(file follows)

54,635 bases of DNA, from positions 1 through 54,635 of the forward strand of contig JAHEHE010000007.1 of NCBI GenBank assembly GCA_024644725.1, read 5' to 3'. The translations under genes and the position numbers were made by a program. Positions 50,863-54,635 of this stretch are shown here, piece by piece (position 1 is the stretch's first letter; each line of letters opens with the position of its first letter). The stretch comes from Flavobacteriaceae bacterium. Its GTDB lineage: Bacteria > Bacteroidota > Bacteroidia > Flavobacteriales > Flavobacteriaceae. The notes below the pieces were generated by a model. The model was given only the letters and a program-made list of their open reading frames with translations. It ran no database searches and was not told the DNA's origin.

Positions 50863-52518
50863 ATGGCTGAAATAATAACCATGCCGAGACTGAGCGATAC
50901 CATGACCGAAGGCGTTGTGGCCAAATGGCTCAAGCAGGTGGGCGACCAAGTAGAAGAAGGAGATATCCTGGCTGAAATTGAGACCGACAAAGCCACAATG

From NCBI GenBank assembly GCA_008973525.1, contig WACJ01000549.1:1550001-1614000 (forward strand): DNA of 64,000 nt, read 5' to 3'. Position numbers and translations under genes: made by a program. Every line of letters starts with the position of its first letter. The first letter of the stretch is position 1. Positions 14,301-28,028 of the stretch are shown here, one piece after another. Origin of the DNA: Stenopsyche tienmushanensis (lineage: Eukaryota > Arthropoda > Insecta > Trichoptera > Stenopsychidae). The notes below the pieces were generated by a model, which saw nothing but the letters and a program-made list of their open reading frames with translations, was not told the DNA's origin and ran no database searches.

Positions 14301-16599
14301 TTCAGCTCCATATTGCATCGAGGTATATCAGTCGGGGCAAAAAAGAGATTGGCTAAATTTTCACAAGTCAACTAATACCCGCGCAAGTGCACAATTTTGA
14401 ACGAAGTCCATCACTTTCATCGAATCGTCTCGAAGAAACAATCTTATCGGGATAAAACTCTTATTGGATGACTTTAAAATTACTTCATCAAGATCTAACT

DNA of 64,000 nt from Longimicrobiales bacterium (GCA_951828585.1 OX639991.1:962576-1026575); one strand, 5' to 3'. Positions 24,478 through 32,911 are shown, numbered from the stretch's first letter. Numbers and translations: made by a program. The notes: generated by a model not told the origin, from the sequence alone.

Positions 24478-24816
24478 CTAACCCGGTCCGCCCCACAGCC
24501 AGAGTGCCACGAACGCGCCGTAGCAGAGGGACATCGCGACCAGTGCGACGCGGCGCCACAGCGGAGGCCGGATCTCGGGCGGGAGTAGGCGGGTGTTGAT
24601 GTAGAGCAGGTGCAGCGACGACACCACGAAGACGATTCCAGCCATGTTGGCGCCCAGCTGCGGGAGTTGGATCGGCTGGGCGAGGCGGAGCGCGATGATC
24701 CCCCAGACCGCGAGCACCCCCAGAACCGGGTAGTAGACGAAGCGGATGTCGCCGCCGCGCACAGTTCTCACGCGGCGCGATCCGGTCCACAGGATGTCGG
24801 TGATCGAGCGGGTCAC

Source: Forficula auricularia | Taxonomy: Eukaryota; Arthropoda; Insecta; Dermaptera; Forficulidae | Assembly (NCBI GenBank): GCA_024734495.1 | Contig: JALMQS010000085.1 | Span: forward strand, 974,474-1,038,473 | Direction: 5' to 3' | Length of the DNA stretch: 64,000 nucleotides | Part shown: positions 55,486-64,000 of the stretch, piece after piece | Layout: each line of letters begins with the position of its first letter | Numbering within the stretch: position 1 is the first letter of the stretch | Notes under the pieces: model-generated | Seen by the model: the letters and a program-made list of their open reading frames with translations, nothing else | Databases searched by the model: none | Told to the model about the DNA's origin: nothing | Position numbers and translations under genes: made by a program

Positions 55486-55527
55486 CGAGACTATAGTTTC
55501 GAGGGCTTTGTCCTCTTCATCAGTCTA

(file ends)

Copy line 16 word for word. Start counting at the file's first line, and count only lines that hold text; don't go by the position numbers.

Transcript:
Source: Forficula auricularia | Taxonomy: Eukaryota; Arthropoda; Insecta; Dermaptera; Forficulidae | Assembly (NCBI GenBank): GCA_024734495.1 | Contig: JALMQS010000085.1 | Span: forward strand, 974,474-1,038,473 | Direction: 5' to 3' | Length of the DNA stretch: 64,000 nucleotides | Part shown: positions 55,486-64,000 of the stretch, piece after piece | Layout: each line of letters begins with the position of its first letter | Numbering within the stretch: position 1 is the first letter of the stretch | Notes under the pieces: model-generated | Seen by the model: the letters and a program-made list of their open reading frames with translations, nothing else | Databases searched by the model: none | Told to the model about the DNA's origin: nothing | Position numbers and translations under genes: made by a program